The quadratic residuosity problem in computational number theory is to decide, given integers $a$ and $N$, whether $a$ is a quadratic residue modulo $N$ or not. Here $N = p_1 p_2$ for two unknown primes $p_1$ and $p_2$, and $a$ is among the numbers which are not obviously quadratic non-residues (see below).

The problem was first described by Gauss in his Disquisitiones Arithmeticae in 1801. This problem is believed to be computationally difficult. Several cryptographic methods rely on its hardness, see Applications.

An efficient algorithm for the quadratic residuosity problem immediately implies efficient algorithms for other number theoretic problems, such as deciding whether a composite $N$ of unknown factorization is the product of 2 or 3 primes .[1]

## Precise formulation

Given integers $a$ and $T$, $a$ is said to be a quadratic residue modulo $T$ if there exists an integer $b$ such that

$a \equiv b^2 \pmod T$.

Otherwise we say it is a quadratic non-residue. When $T = p$ is a prime, it is customary to use the Legendre symbol:

$\left(\frac{a}{p}\right) = \begin{cases} 1 & \text{ if } a \text{ is a quadratic residue modulo } p \text{ and } a \not\equiv 0\pmod{p}, \\ -1 & \text{ if } a \text{ is a quadratic non-residue modulo } p, \\ 0 & \text{ if } a \equiv 0 \pmod{p}. \end{cases}$

This is a multiplicative character which means $\big(\tfrac{a}{p}\big) = 1$ for exactly $(p-1)/2$ of the values $1,\ldots,p-1$, and it is $-1$ for the remaining.

It is easy to compute using the law of quadratic reciprocity in a manner akin to the Euclidean algorithm, see Legendre symbol.

Consider now some given $N = p_1 p_2$ where $p_1$ and $p_2$ are two, different unknown primes. A given $a$ is a quadratic residue modulo $N$ if and only if $a$ is a quadratic residue modulo both $p_1$ and $p_2$.

Since we don't know $p_1$ or $p_2$, we cannot compute $\big(\tfrac{a}{p_1}\big)$ and $\big(\tfrac{a}{p_2}\big)$. Perhaps surprisingly, however, we can easily compute their product! This is known as the Jacobi symbol:

$\left(\frac{a}{N}\right) = \left(\frac{a}{p_1}\right)\left(\frac{a}{p_2}\right)$

This can also be efficiently computed using the law of quadratic reciprocity for Jacobi symbols.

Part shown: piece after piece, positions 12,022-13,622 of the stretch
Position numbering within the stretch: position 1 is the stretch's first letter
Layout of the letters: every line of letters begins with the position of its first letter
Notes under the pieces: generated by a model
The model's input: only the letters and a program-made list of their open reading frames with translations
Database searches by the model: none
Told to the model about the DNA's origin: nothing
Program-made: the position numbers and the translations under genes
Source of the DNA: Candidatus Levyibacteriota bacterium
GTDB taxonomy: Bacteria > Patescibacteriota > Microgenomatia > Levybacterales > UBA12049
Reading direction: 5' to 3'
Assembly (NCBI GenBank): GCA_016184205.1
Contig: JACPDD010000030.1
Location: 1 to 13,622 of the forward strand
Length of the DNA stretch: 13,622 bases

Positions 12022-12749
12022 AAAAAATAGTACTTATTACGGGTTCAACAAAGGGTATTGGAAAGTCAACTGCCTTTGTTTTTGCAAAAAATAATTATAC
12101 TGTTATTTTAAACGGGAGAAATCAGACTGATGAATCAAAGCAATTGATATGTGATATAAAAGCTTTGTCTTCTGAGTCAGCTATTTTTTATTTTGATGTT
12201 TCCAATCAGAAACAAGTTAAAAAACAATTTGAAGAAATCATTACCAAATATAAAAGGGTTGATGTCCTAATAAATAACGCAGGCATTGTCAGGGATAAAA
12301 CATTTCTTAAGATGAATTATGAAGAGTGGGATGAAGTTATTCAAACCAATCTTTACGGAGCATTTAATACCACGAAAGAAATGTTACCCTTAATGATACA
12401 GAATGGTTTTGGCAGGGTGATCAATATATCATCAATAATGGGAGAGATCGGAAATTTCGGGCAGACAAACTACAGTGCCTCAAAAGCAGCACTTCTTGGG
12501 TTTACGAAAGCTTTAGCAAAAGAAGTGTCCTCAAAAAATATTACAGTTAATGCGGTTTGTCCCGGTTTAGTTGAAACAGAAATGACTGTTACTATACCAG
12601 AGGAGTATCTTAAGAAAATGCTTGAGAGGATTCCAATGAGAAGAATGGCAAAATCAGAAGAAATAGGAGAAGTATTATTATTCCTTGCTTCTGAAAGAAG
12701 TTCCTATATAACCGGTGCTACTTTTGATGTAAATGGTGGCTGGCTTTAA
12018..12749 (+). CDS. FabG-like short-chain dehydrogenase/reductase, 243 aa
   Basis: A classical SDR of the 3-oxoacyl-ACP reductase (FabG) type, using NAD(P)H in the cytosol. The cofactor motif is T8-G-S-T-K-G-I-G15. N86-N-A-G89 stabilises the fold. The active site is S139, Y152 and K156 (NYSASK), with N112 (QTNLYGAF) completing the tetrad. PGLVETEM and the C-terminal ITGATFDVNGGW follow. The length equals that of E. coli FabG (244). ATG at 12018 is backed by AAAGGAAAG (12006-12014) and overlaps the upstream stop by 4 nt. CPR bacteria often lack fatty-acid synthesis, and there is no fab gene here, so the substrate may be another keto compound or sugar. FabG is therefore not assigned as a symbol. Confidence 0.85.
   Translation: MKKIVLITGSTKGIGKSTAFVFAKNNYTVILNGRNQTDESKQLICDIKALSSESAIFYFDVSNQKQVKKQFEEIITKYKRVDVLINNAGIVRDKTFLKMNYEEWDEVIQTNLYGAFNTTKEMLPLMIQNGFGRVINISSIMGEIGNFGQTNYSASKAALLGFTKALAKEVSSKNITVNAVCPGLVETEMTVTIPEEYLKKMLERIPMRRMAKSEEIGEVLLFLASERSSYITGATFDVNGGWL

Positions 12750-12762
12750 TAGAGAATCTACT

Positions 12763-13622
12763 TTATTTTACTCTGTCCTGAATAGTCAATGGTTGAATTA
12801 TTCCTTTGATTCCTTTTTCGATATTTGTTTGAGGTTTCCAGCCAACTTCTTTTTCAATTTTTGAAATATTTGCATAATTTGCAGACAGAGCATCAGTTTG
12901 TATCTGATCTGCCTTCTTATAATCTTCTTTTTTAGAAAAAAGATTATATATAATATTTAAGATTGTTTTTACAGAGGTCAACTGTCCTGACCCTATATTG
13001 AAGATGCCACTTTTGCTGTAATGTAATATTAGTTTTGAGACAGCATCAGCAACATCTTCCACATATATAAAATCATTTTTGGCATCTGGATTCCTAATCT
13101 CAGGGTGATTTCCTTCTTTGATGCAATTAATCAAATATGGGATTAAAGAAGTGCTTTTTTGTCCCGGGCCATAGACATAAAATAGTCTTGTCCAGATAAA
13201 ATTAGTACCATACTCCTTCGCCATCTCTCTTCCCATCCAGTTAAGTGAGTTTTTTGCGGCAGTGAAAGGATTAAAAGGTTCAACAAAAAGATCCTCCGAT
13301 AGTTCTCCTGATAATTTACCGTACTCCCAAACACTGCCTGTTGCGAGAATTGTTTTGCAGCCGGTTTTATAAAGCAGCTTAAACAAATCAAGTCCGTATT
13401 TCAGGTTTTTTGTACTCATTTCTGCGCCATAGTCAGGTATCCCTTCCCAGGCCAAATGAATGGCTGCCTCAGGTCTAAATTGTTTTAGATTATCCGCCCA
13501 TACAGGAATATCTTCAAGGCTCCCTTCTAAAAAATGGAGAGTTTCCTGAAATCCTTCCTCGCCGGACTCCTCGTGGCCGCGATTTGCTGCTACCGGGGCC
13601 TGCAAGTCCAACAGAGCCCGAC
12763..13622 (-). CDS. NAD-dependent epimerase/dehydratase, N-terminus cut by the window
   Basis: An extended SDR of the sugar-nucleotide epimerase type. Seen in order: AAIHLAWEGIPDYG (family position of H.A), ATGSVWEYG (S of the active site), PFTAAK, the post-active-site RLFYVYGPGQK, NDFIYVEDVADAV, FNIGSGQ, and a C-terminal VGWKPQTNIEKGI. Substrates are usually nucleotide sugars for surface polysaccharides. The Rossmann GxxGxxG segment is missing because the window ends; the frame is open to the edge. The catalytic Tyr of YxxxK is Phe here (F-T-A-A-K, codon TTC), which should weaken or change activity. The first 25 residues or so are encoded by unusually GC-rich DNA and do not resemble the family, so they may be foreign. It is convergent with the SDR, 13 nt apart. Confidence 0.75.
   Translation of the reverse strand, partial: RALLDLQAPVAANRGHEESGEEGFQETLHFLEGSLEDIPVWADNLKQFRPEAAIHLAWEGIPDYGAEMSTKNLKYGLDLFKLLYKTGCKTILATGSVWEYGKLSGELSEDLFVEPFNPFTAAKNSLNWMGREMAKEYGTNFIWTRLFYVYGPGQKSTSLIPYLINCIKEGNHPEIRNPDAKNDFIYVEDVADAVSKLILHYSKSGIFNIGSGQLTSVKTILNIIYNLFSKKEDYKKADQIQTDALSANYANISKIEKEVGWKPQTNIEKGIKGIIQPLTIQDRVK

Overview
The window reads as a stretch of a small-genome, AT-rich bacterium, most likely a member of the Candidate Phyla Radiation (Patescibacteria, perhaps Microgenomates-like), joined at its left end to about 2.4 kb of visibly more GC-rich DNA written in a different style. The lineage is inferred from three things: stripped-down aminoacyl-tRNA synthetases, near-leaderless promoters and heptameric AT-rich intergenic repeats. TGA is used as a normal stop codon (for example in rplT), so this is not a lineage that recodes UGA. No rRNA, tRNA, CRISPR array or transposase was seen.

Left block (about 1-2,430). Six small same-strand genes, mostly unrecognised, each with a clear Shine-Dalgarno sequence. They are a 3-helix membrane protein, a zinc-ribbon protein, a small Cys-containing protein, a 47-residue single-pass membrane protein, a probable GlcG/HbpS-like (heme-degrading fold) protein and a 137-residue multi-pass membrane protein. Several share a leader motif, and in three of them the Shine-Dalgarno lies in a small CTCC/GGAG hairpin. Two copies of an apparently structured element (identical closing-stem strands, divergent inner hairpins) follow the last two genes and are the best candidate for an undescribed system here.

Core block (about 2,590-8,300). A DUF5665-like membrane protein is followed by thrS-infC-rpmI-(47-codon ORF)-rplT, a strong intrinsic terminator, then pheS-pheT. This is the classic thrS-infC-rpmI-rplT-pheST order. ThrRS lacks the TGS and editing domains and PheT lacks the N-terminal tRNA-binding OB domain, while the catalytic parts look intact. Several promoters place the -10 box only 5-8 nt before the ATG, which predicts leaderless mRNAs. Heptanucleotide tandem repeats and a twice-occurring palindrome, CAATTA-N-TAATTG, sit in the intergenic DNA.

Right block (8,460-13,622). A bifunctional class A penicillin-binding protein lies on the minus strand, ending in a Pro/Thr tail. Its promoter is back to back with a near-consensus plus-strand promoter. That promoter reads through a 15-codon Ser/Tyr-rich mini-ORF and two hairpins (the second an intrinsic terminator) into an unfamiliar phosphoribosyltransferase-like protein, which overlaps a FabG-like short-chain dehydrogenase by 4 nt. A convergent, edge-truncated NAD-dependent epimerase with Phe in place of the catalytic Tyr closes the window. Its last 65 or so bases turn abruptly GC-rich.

However, $\big(\tfrac{a}{N}\big)$ can not in all cases tell us whether $a$ is a quadratic residue modulo $N$ or not! More precisely, if $\big(\tfrac{a}{N}\big) = -1$ then $a$ is necessarily a quadratic non-residue modulo either $p_1$ or $p_2$, in which case we are done. But if $\big(\tfrac{a}{N}\big) = 1$ then it is either the case that $a$ is a quadratic residue modulo both $p_1$ and $p_2$, or a quadratic non-residue modulo both $p_1$ and $p_2$. We cannot distinguish these cases from knowing just that $\big(\tfrac{a}{N}\big) = 1$.

Problem: Given integers $a$ and $N = p_1 p_2$, where $p_1$ and $p_2$ are unknown, different primes, and where $\big(\tfrac{a}{N}\big) = 1$, determine whether $a$ is a quadratic residue modulo $N$ or not.

## Equal Distribution

If $a$ is drawn uniformly at random among those integers from $0,\ldots,N-1$ which satisfy $\big(\tfrac{a}{N}\big) = 1$, is $a$ more often a quadratic residue or a quadratic non-residue modulo $N$?

As earlier mentioned, for exactly half of the choices of $a \in \{1,\ldots,p_1-1\}$, then $\big(\tfrac{a}{p_1}\big) = 1$, and for the rest we have $\big(\tfrac{a}{p_1}\big) = -1$. By extension, this also holds for half the choices of $a \in \{1,\ldots,N-1\} \setminus p_1\mathbb{Z}$. Similarly for $p_2$. Using basic algebra, it is easy to show that this divides $(\mathbb{Z}/N\mathbb{Z})^\times$ into 4 equal parts, depending on the sign of $\big(\tfrac{a}{p_1}\big)$ and $\big(\tfrac{a}{p_2}\big)$.

The allowed $a$ in the quadratic residue problem given as above constitute exactly those two parts corresponding to the cases $\big(\tfrac{a}{p_1}\big) = \big(\tfrac{a}{p_1}\big) = 1$ and $\big(\tfrac{a}{p_1}\big) = \big(\tfrac{a}{p_1}\big) = -1$. Consequently, exactly half of the possible $a$ are quadratic residues and the remaining are not.

## Applications

The intractability of the quadratic residuosity problem is the basis for the security of the Blum Blum Shub pseudorandom number generator and the Goldwasser–Micali cryptosystem.[2][3]